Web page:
Posted by on April 23, 2017

The economic downturn in 2008 cost Michiganians their jobs, families their savings, and some even their homes. In response to this seismic event, Democrats in Congress passed and President Obama signed the Dodd-Frank Wall Street Reform and Consumer Protection Act into law. According to its supporters, Dodd-Frank was a panacea of regulatory solutions that would end “too big to fail” and prevent a future financial crisis.

In reality, Dodd-Frank has made it even more difficult for struggling families across Michigan to secure a future for themselves and for their children.

First, Dodd-Frank did not end the notion that certain banks are “too big to fail.” Instead, it enshrined it. Today, hardworking taxpayers continue to be on the hook for Wall Street’s poor business decisions thanks to Dodd-Frank’s bailout fund. Secondly, since Dodd-Frank was enacted, the largest banks are even bigger while the small banks are fewer. Community financial institutions that had nothing to do with the crisis are being strangled by overly burdensome regulations that were intended for massive banks. But we need our community and midsize regional financial institutions to be able to lend to consumers and small businesses so they can innovate, invest and create jobs.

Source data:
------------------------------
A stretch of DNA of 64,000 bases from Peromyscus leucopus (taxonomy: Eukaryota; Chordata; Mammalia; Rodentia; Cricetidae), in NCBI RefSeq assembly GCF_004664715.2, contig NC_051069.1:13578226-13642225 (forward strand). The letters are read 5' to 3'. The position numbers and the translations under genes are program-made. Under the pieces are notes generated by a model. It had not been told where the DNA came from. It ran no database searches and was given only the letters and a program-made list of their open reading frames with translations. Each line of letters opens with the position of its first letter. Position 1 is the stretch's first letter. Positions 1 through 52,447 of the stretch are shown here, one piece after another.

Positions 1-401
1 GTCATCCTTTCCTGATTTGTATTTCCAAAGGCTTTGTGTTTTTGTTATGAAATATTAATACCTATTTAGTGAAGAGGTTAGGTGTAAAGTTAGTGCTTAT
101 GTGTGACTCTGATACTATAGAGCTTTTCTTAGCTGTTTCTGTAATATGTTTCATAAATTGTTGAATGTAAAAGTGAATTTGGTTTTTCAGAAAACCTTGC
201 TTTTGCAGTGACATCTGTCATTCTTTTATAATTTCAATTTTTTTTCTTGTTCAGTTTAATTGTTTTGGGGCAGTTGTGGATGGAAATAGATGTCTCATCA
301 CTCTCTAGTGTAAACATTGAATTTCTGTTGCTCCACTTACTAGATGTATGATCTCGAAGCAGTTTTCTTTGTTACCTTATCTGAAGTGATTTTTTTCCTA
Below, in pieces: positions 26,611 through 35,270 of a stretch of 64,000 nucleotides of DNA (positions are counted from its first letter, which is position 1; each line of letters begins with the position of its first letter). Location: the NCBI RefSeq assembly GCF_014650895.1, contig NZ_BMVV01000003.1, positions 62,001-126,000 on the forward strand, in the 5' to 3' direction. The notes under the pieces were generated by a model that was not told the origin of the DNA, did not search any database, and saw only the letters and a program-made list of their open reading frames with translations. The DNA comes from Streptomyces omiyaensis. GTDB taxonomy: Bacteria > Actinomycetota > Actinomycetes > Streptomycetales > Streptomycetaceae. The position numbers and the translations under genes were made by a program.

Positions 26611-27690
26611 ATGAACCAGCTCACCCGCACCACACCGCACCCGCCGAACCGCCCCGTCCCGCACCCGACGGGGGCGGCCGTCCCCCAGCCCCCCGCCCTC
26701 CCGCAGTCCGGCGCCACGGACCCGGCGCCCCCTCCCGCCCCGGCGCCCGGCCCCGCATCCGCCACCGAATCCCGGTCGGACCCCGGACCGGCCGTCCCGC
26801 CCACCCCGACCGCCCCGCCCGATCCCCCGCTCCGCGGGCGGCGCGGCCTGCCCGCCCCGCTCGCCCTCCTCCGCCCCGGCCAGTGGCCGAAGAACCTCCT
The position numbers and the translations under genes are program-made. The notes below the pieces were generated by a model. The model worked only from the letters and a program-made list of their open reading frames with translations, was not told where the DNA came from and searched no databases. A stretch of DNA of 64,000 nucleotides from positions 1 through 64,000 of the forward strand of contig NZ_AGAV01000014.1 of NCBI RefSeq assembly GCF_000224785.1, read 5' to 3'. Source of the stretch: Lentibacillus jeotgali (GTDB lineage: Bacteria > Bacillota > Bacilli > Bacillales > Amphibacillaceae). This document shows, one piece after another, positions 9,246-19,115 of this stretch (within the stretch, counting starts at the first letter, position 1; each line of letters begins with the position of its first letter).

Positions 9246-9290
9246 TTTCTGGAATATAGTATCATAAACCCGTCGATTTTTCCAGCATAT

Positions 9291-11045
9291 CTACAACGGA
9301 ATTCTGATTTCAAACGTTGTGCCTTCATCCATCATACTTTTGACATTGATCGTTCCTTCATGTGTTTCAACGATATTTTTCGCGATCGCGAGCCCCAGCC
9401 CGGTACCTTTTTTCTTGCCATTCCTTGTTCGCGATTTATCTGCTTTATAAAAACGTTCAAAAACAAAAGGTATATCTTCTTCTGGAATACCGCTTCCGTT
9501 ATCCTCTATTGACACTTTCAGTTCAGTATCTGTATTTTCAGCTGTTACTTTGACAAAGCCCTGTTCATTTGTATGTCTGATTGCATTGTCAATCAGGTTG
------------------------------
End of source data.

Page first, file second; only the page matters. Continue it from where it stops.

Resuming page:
To restore economic opportunity to hardworking families, I am working with my colleagues on the financial services committee to introduce the Financial CHOICE Act. This commonsense legislation will protect consumers by restoring accountability, ending taxpayer bailouts, and providing regulatory relief for community financial institutions.

At the center of this legislation is accountability. It requires strong capitalization standards for banks and imposes the toughest penalties in history to protect consumers from financial fraud. The Financial CHOICE Act also holds Washington bureaucrats accountable to the American people by placing the regulators themselves under Congressional Appropriations.

Since Dodd-Frank passed in 2010, big banks have gotten bigger and small banks have disappeared at an alarming rate. The Financial CHOICE Act protects taxpayers by eliminating “too big to fail” labels once and for all. Instead, we repeal this self-fulfilling prophecy and require failing institutions to liquidate through a streamlined bankruptcy without depending on taxpayer dollars.

Dodd-Frank created a one-size fits all regulatory structure that treats community banks the same as Wall Street Banks. Unlike some of the largest banks, community financial institutions across Michigan can’t afford to hire hundreds of lawyers and compliance officers to sort through Dodd-Frank’s red tape. These regulatory costs are passed on to consumers in the form of increased fees, fewer products and services, and more limited credit options. The Financial CHOICE Act eliminates this one-size-fits-all regulation by providing commonsense relief that allows community banks and credit unions to utilize their resources for lending and meeting the needs of their customers.